Because of his background in both Congress and, prior to that, the Virginia General Assembly, Scott has a unique perspective on what it takes to ensure the continuation of a strong and vibrant U.S.-flag maritime industry.
“The success of the industry is dependent on the continued support of things like the Maritime Security Program and the Jones Act,” Scott told those in attendance. “The Maritime Security Program is an essential element for our national defense…it is a program that is a true example of public/private partnerships that provides the Department of Defense with sealift capability when needed, right on the spot and economically.
“So we’ve got to continue that program and the Jones Act which helps ensure long-term sustainability of the U.S. fleet, the health of the U.S. shipbuilding industry and helps protect hundreds of thousands of jobs.
“And, as far as I am concerned, you can’t have a strong maritime industry in this country without the Jones Act,” he said, “and so we have to continue the Jones Act and Title XI (the shipbuilding loan guarantee program) in order to protect good American jobs.”
Turning his attention to the disparity in wealth and income, Scott quoted the late President John F. Kennedy who once said: “A rising tide lifts all boats.”
According to the congressman, that is not the case today. Based on the current state of affairs in America regarding wealth and income equality, Scott said: “…it looks like the rising tide just lifts all yachts.
“Since the 1970s, all of the growth in income has gone to the wealthiest among us. More and more, we are becoming a nation of haves and have nots. Since 1979, wages for the top 1 percent have gone up 138 percent, those in the middle 6 percent and for those on the bottom, it’s actually gone down. This trend in income disparity is even worse when you talk about disparity in wealth, because all of the gains in wealth since 1983 have gone to the upper 1 to one-fifth percent.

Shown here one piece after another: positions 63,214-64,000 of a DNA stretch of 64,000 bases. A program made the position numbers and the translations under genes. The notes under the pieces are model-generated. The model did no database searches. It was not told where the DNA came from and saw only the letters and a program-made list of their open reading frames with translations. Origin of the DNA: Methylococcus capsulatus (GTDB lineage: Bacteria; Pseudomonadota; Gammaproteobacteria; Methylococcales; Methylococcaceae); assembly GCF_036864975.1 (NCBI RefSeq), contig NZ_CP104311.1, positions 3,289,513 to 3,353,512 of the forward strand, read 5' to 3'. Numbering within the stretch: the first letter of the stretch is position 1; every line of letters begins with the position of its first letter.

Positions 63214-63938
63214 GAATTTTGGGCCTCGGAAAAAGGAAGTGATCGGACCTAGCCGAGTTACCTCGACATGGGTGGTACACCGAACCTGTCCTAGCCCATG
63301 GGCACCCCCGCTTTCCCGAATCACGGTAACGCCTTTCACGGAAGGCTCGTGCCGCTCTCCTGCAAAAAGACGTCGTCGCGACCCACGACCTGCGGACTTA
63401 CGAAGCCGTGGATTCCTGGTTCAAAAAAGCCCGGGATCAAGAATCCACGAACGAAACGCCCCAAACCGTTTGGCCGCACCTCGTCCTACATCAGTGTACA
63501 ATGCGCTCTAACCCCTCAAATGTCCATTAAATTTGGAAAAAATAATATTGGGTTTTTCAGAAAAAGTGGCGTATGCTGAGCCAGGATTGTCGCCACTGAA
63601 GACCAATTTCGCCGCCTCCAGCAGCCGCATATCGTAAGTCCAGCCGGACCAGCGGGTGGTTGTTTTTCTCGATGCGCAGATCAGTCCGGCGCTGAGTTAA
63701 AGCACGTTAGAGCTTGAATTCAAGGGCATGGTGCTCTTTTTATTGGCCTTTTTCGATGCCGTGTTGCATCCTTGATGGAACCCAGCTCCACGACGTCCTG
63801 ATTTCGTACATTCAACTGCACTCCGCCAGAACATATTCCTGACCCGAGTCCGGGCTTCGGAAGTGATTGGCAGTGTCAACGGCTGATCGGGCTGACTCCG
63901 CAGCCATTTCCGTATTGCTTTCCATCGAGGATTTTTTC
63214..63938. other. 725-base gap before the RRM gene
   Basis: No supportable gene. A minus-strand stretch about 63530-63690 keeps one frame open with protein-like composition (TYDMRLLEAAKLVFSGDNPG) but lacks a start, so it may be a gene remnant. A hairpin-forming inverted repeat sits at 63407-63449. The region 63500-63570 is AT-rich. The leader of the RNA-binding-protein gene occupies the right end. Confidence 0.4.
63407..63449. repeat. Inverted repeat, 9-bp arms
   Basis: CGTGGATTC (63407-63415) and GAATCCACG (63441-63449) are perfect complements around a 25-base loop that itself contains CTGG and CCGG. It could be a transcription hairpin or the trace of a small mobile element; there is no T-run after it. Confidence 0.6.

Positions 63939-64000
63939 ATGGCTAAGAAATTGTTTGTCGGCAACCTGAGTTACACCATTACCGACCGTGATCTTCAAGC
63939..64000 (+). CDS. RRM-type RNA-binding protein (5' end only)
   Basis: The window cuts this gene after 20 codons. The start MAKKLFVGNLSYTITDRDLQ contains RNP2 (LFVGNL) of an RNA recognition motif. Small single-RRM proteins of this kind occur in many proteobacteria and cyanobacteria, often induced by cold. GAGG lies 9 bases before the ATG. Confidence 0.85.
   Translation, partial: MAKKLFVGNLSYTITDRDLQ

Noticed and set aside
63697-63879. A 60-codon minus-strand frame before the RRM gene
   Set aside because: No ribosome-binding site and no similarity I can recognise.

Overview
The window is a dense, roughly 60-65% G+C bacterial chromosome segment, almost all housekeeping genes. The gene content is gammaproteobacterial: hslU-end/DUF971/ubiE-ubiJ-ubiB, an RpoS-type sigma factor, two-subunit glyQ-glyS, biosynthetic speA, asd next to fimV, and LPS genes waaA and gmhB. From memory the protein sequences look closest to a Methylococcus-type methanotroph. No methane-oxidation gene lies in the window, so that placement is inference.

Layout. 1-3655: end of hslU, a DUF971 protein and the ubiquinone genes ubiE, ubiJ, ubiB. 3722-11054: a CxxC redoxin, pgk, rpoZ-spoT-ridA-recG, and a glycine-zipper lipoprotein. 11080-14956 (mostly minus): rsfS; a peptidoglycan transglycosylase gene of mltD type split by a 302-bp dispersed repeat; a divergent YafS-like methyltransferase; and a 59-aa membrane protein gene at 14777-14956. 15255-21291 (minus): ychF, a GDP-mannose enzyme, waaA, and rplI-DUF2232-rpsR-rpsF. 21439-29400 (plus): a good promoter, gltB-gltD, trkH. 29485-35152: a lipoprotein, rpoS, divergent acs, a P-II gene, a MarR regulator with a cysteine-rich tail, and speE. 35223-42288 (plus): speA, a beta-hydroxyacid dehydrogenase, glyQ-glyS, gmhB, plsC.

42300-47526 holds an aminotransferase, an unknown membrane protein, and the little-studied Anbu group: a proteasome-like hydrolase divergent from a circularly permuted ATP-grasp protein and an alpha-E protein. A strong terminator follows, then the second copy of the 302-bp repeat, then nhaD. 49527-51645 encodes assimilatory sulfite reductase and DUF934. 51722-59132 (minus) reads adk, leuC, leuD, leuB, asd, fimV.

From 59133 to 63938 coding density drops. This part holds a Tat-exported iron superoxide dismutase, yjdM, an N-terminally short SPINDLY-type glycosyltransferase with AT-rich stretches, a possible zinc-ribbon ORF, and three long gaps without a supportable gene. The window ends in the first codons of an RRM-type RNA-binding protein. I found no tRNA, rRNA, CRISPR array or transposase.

“This growing disparity in income and wealth threatens the future of the American dream and the future of our society, but we can do better!”
Focusing on raising wages and the positive impact such actions would have on the economy, Scott commented on Walmart’s recent decision to raise wages for its employees.
“Walmart did not increase wages for their health…they increased wages because they found that people had other options,” he said. “If you create 10 million jobs and factor in that we have a consumer-oriented economy, then you now have 10 million people buying cars, 10 million people going to restaurants, 10 million people buying houses and furniture and everything else. That will help improve the economy.”
To drive his point home, Scott used an anecdote of a minister addressing his congregation. “He said we got good news and bad news. Good news is that we have the money to build the new church; bad news is that money is still in your wallets.
“So the good news is that we have the money to create enough jobs so everybody can work; the bad news is that we’re spending it all on tax cuts for people who don’t need it.”
Regarding collective bargaining, Scott noted that across the nation, we’ve seen efforts to weaken the rights of workers to have a voice in the workplace. After recalling that the late Dr. Martin Luther King once labeled the labor movement as the principal force that transformed misery and despair into hope and progress, Scott added unions gave birth to unemployment insurance, old age pensions and government relief to the destitute. It also provided workers new wage levels that met not only mere survival but also living wages and safe workplaces.
“Indeed, the labor movement is responsible for many basic rights that many people just take for granted,” Scott said. “The movement continues to work to ensure that working people in this country have a voice in the workplace and the right to bargain collectively with their employers.… We cannot address income inequality without a strong and thriving labor movement.”
Congressman Scott went on to say that while the labor movement is under attack, working families still have allies on Capitol Hill. “Many of us are committed to working with each and every one of you to push back on the attack on the American worker to ensure that we have a strong labor movement and making it stronger in America,” he said. “We need to fight together to fight for dignity for workers, including a higher minimum wage, overtime protections, safe workplaces and secure pensions. And we need to make sure that people continue to have a meaningful right to organize, bargain collectively and have a voice in the workplace.”